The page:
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Are you confused about colleges, fellowships and pathways that lead to general practice registration? Unsure about where you should apply? We can guide you through the process and help you to make the right choice for you.

ACRRM vs RACGP: Understanding GP colleges 101

The GP colleges set the program for the AGPT, which is the most common path to GP registration in Australia. Registered training organisations, such as GPTQ, deliver the AGPT program to registrars. We follow the curriculum set by the college, and this differs depending on which college you are with.

The Royal Australian College of General Practice (RACGP) has been around since 1958 and plays a big role on the Australian GP landscape. They offer support to their GP members, and look after the needs of medical students, recent graduates and GP registrars. With the largest membership of any medical college in Australia, they lead the way in maintaining quality clinical practice, education and training standards in general practice. They also have specialty faculties including their rural faculty as well as their indigenous medicine faculty. RACGP offers training in metropolitan and rural areas.

While the Australian College of Rural and Remote Medicine (ACRRM) is a little younger than the RACGP (born in 1997), their focus and commitment to education and training of current and upcoming GPs is no different. They focus solely on rural medicine, helping aspiring GPs with a keen interest in this area gain the skills and knowledge they need to help Australians living in rural and remote areas.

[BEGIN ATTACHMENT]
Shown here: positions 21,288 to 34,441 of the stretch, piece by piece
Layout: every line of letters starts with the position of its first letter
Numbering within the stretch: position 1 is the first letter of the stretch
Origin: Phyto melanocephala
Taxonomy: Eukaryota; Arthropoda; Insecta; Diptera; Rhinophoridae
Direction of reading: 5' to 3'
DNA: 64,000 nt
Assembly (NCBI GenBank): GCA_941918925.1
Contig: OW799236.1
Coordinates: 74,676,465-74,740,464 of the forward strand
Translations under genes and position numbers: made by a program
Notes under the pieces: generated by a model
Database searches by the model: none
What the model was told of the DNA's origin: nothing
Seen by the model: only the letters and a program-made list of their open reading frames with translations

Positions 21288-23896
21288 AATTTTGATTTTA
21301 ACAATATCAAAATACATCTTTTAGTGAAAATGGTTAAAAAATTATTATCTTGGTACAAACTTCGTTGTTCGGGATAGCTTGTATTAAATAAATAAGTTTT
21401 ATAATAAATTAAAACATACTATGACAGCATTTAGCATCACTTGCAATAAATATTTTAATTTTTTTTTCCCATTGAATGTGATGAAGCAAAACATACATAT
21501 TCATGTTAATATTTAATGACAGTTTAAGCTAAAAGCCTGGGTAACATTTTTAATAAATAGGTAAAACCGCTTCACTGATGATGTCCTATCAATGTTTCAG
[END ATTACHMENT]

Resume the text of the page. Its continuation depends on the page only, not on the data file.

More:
Both colleges are accredited by the Australian Medical Council so if you gain fellowship with either, you’re considered a fully qualified GP who can practice safely, unsupervised, anywhere in Australia.

Dr Sue Page, a rural GP who has held influential roles at both the RACGP and ACRRM, knows first-hand the value GP colleges offer.

“I think both the GP colleges play profoundly supportive roles. Pretty much no matter where you are, you’ll be able to find an educational event that’s near you or available online. You’ll be able to get someone on the phone. We have an amazing network from the colleges to the training organisations and workforce agencies to the practice level.”

As a registrar, you can opt to train with RACGP or ACRRM – or both.

You can choose from two different GP fellowships

RACGP offers two fellowships:

1. Fellowship of the Royal Australian College of General Practitioners (FRACGP)

FRACGP leads to registration and is the most popular with the highest number of applications. It’s a three-year full-time equivalent qualification available on both the General Pathway and Rural Pathway.

2. Fellowship in Advanced Rural General Practice (FARGP)

FARGP is an additional qualification in advanced rural training available to RACGP registrars, completed alongside FRACGP. It has an extra year of advanced skills training.

ACRRM has one fellowship:

1. The Fellowship of Australian College of Rural and Remote Medicine (FACRRM)

FACRRM is a four-year full-time equivalent qualification available to registrars on the Rural Pathway. It offers registration to work as a GP anywhere in Australia (yes, even in cities).

Once you’ve accepted a training place with a college, you need to complete your training towards registration with that college. You can’t change to the other college. You can, however, add or remove an FARGP to an FRACGP if you’re completing your registration with RACGP.